The government has unveiled the full details of new policies to support the rollout of low emission vehicles in businesses, including workplace charging grants and tax benefits.
The new schemes were set out in broad terms in the 2016 Autumn Statement as part of a £390 million investment in ultra-low emission vehicles (ULEVs), low emission fuels and driverless cars.
The government will use £80 million of this fund to provide grants through the new Workplace Charging Scheme.
Launched on 21 November, the voucher-based scheme offers companies up to £300 per charging socket installed, up to a maximum of 20 per site.
In addition to the grants, the government has also put a new tax break in place for companies installing chargepoints with immediate effect.
As part of the government’s Finance Bill 2017, businesses can now benefit from a 100 per cent first-year tax allowance on electric chargepoint equipment, meaning that the costs can be written off against taxable profits. The allowance runs from 23 November 2016 to 31 March 2019.
The measure complements the existing 100 per cent first-year allowance for eligible low emission cars.
Following public consultation, a new company car tax band for zero-emission vehicles will also be introduced from 2020-21 to encourage the uptake of cars able to travel long distances on electricity only.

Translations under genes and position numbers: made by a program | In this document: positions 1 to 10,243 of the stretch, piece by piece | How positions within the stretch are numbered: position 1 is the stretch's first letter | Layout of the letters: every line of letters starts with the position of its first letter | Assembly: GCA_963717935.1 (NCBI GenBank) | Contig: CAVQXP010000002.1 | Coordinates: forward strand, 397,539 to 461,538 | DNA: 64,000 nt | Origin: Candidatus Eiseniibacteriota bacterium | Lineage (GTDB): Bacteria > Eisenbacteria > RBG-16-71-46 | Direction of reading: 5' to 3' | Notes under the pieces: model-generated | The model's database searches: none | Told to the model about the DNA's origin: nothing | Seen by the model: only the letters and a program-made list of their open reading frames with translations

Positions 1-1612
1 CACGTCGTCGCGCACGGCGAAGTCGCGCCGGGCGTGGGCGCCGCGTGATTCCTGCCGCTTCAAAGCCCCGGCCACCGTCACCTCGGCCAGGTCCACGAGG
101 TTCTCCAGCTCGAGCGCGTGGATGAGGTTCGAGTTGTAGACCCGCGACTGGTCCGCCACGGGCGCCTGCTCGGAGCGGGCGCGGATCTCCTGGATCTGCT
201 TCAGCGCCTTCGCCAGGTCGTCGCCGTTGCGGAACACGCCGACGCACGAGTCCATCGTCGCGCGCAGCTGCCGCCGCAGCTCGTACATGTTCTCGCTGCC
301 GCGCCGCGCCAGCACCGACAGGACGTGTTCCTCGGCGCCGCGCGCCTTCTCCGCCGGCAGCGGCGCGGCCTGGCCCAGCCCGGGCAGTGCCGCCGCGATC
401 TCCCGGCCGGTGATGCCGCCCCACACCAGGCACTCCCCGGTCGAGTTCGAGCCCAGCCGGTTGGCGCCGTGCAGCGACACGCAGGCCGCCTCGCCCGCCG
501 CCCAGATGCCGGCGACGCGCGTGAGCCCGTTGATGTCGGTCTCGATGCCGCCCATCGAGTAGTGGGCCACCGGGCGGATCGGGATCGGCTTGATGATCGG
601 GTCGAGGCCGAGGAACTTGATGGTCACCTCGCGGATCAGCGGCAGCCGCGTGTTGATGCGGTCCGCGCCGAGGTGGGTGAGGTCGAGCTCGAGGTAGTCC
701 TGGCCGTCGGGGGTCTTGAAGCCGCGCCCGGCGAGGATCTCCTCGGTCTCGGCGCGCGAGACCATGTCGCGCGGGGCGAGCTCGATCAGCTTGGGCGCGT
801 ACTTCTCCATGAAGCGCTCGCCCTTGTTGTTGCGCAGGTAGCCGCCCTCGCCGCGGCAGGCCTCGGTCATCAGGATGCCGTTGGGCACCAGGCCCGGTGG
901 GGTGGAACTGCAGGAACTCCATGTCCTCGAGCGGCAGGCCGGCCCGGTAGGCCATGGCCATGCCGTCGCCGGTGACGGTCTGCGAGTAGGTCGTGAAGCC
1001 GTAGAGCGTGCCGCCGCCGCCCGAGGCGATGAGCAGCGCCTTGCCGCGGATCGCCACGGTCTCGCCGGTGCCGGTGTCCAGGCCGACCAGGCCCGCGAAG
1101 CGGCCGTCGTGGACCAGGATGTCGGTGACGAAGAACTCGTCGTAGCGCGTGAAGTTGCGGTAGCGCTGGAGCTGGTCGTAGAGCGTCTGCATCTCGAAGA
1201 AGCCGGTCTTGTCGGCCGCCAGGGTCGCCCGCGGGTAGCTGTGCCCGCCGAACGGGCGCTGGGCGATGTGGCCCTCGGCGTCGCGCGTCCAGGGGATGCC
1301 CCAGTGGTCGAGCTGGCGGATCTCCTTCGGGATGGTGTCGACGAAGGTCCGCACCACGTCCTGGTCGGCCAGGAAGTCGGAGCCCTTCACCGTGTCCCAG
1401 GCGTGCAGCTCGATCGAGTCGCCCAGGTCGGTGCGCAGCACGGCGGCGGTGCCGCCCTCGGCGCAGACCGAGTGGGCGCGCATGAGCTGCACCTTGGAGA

For cars with emissions below 50g CO2/km, the tax rate will be based on the electric range of the car and range from 2 per cent to 14 per cent. For emissions above this level the tax rate increases steadily, reaching 37 per cent for cars emitting 160g CO2/km or more.
In a further move to increase the tax benefits of investing in low emission transport, salary sacrifice schemes for low emission cars will be untouched from a government decision to remove tax and national insurance benefits from other benefit-in-kind schemes.
Poppy Welch, head of the government’s Go Ultra Low initiative, said: “The £80 million investment in charging infrastructure is vital as growth in the UK electric car market continues to accelerate.
“This is fantastic news for motorists and the continuation of incentives for plug-in vehicles through company tax and salary sacrifice schemes will give thousands more people the option of choosing the very lowest emitting cars and allow more businesses to benefit from adding electric vehicles to their fleets.”
Research government-backed research found that nearly 70 per cent of company car drivers would use an electric vehicle if they were given the opportunity by their employer.